The European Landfill Directive (EC 2003/33) is due to be transposed into UK Law by 16 July 04, and be fully effective from 16 July 05. Transition arrangements for waste acceptance criteria will be in place from July 04 to July 05.

Legislative Background

The Landfill Directive sits with the Hazardous Waste Directive and the Waste Framework Directive.

The latter two have been in force for a number of years but will be effected by the Landfill Directive.

An updated European Waste Catalogue (EWC 2002) has now been published and this sets out which materials are (or potentially are) hazardous.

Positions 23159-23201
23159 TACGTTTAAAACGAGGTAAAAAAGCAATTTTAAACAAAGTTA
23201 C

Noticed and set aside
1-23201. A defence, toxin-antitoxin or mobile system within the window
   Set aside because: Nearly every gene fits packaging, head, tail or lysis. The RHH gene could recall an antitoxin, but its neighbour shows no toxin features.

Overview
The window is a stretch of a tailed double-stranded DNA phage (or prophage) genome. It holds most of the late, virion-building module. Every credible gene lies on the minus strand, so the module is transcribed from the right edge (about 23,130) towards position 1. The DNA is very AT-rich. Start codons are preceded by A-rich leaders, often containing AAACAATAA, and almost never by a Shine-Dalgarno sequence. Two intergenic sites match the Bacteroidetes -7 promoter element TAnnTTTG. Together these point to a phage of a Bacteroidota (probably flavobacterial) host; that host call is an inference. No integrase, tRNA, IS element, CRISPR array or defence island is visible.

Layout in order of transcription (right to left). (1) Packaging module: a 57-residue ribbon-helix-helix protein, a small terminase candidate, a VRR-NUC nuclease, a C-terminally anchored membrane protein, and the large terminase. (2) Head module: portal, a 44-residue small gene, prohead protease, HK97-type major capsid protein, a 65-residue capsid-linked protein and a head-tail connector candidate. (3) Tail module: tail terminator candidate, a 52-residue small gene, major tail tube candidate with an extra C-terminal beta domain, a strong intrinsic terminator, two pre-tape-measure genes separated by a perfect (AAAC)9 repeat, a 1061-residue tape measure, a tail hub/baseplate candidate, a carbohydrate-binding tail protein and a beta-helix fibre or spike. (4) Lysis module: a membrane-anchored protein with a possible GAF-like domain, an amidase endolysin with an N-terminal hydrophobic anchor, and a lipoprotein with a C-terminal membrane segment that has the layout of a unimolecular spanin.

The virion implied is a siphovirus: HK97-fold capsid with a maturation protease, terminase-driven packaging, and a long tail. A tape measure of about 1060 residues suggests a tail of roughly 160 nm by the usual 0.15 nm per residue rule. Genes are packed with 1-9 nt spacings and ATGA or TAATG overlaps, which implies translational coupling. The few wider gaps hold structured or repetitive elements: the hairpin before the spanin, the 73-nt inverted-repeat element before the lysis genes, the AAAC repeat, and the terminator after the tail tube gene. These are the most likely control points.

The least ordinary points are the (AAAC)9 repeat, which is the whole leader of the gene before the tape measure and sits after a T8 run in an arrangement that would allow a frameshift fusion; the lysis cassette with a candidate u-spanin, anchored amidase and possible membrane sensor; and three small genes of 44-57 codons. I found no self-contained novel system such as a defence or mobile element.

The EWC gives absolute and mirror entries. Absolute are classified as hazardous irrespective of their composition whereas mirror entries need to be checked for contaminants (both type and concentration).

The classification links back to CHIP3 regulations which are published by the HSE.

Waste sent to landfill will now be classified as hazardous or non-hazardous. The use of ‘inert’ seems no longer applicable.

Waste acceptance criteria (WAC) are shortly to be approved by the European Council and these will link into the Landfill Directive. The WAC require leaching tests to be carried out and limit a number of criteria which cannot be exceeded (eg TOC never above 6%). WAC is not due to be introduced until 2005 and interim criteria will be established to fill the gap.

The principle regulations